4. Taxation is a powerful equalizing tool, but Israel's tax system is ineffective. It goes easy on big companies and permits the aggressive use of loopholes that widen income gaps. The black-market economy also works to increase these gaps, although it may also distort the official poverty and inequality figures: Mandatory tax filing would probably result in the reclassification of some people who currently qualify as poor. The dominant school of Israeli tax policy counsels excessive caution in taxing the rich (inheritance taxes are strictly taboo) and excessive enthusiasm in taxing the poor, demonstrated in the ease with which the value-added tax is raised.

5. The low rates of employment among Arabs and Haredim. Although the numbers of the working poor have risen significantly, getting a job is still an important step toward escaping poverty. Since both Israeli-Arab and ultra-Orthodox families tend to be large, poverty in these communities affects children disproportionately. According to the old theories the cuts to child allowances now being deliberated could reduce fertility rates, but in Israel economic concerns often take a back seat to cultural considerations.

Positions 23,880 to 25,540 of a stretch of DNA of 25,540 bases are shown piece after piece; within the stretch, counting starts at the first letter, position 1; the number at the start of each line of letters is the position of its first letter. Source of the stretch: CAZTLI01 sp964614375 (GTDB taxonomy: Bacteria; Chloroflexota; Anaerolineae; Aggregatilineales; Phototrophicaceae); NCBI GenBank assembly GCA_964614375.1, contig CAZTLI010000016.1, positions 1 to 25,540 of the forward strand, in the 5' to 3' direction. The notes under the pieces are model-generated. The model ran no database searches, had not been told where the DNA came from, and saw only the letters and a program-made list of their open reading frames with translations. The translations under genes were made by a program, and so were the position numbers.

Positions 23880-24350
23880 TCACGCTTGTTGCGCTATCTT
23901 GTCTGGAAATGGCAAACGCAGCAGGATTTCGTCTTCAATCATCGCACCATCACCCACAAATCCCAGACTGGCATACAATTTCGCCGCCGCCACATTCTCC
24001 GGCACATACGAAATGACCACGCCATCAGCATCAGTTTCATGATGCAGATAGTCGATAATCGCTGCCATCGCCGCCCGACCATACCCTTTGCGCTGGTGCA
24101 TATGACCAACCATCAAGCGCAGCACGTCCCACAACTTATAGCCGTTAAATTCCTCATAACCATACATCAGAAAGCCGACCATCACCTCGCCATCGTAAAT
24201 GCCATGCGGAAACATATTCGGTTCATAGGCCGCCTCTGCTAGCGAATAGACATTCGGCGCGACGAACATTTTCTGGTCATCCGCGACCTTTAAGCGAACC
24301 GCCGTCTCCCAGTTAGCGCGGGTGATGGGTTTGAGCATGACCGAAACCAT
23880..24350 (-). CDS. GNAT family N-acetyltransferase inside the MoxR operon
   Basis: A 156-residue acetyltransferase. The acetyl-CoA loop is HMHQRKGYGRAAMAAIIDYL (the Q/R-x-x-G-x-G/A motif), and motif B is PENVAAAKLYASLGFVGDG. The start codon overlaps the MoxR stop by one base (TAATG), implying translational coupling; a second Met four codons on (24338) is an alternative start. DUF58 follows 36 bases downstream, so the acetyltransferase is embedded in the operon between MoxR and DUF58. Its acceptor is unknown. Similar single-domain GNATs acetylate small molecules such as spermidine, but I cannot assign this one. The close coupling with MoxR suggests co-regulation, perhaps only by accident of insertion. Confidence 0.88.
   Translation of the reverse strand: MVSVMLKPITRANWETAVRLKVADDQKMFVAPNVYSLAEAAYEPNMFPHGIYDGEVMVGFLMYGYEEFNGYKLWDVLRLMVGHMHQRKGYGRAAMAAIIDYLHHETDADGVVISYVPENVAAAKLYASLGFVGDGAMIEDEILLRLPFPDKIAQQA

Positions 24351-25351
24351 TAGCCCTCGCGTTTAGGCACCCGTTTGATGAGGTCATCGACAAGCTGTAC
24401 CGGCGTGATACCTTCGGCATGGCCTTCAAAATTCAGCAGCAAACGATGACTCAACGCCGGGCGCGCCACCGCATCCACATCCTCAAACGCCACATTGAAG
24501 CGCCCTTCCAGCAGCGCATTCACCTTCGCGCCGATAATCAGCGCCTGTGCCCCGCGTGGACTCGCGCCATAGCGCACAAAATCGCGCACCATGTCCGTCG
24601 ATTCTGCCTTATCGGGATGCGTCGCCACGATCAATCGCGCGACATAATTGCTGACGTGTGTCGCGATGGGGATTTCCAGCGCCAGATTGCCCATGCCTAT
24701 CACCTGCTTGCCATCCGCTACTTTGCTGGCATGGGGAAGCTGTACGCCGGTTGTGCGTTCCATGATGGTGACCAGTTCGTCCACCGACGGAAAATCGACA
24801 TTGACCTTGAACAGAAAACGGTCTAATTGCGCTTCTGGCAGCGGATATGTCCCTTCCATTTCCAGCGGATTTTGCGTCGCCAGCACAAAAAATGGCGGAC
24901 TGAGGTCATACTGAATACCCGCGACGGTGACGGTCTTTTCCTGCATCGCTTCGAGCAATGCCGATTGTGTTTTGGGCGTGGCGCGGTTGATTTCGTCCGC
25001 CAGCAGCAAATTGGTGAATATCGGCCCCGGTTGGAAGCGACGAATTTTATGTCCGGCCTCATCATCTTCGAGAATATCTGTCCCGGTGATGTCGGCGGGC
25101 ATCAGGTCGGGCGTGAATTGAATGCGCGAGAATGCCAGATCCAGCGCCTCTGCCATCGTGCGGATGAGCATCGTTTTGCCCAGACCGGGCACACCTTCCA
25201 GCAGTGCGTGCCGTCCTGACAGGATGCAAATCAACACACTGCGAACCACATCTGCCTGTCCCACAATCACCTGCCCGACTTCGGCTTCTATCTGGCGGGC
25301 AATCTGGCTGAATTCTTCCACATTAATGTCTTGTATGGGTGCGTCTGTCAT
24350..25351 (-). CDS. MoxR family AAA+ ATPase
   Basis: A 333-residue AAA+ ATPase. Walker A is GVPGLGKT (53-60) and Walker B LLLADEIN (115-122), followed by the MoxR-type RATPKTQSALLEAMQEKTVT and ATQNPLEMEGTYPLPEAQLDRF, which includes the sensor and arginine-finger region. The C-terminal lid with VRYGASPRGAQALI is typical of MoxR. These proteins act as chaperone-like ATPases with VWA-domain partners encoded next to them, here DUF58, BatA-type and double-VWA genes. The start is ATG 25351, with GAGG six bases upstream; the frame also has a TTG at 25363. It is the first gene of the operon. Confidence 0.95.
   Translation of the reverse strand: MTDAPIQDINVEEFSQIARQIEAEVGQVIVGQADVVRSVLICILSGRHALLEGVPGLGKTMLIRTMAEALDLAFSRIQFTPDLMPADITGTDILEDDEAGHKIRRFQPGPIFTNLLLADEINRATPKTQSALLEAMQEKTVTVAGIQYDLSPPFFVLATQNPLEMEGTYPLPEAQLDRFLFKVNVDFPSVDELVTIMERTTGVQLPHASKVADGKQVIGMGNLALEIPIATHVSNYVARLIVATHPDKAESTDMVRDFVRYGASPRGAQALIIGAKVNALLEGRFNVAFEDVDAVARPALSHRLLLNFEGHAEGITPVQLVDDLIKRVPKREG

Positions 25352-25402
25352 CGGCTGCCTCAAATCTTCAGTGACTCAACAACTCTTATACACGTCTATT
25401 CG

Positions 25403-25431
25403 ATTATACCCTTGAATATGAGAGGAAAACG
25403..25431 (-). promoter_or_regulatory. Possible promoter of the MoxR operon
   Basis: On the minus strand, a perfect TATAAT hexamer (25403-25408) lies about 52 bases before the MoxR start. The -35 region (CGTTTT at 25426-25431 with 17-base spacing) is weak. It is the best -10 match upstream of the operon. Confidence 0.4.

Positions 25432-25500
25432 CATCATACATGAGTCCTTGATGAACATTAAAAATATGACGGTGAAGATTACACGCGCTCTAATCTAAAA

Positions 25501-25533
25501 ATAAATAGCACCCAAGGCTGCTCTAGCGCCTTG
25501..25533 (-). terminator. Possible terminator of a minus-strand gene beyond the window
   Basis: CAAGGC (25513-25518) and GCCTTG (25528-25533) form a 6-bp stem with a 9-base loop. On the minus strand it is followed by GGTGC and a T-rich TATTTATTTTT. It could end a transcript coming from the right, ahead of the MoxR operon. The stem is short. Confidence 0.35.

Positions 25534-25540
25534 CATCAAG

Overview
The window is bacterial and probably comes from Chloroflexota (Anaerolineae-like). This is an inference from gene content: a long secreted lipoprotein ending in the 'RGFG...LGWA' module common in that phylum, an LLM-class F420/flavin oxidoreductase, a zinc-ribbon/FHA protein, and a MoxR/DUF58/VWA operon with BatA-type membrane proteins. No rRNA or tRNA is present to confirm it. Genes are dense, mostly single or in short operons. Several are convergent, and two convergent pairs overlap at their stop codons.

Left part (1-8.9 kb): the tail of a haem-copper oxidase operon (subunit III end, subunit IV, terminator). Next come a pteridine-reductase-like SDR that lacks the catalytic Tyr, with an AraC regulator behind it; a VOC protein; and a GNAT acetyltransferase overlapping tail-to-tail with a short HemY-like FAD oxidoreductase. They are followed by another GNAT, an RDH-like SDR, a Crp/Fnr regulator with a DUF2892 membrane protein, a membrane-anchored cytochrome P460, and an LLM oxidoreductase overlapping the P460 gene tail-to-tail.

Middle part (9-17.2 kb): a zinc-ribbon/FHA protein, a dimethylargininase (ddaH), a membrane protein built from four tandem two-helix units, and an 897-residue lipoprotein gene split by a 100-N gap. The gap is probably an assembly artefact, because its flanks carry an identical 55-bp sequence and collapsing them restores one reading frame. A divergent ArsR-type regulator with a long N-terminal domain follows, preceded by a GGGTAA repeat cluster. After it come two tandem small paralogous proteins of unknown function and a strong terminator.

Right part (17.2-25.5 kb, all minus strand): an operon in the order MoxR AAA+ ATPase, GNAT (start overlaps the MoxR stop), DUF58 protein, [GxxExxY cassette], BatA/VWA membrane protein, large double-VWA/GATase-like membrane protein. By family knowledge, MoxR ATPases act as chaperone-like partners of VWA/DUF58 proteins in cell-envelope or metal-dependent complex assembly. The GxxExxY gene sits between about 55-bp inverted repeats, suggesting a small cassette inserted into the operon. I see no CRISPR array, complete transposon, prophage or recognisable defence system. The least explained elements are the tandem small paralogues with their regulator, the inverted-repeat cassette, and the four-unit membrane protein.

6. Inefficient economic structures. Many sectors are uncompetitive and inefficient, factors that ultimately raise living costs. Examples include the mismanagement of state-owned land destined for residential building, the myriad protectionist tariffs and the exorbitantly high salaries of banking and Israel Electric Corp. employees. Reforms could result in reducing the cost of living in Israel especially for lower earners, who spend a disproportionate amount of their income on necessities.

7. The increase in foreign workers keeps poor and unskilled Israelis out of the work force, reduces their earning power and pushes them below the poverty line. The humanitarian discourse on labor migrants is divorced from the discussion of poverty rates, but both factors are tightly linked. Foreign labor may reduce restaurants and hotel prices, but it impoverishes unskilled or semiskilled Israelis by driving down their wages. 

Alex Levac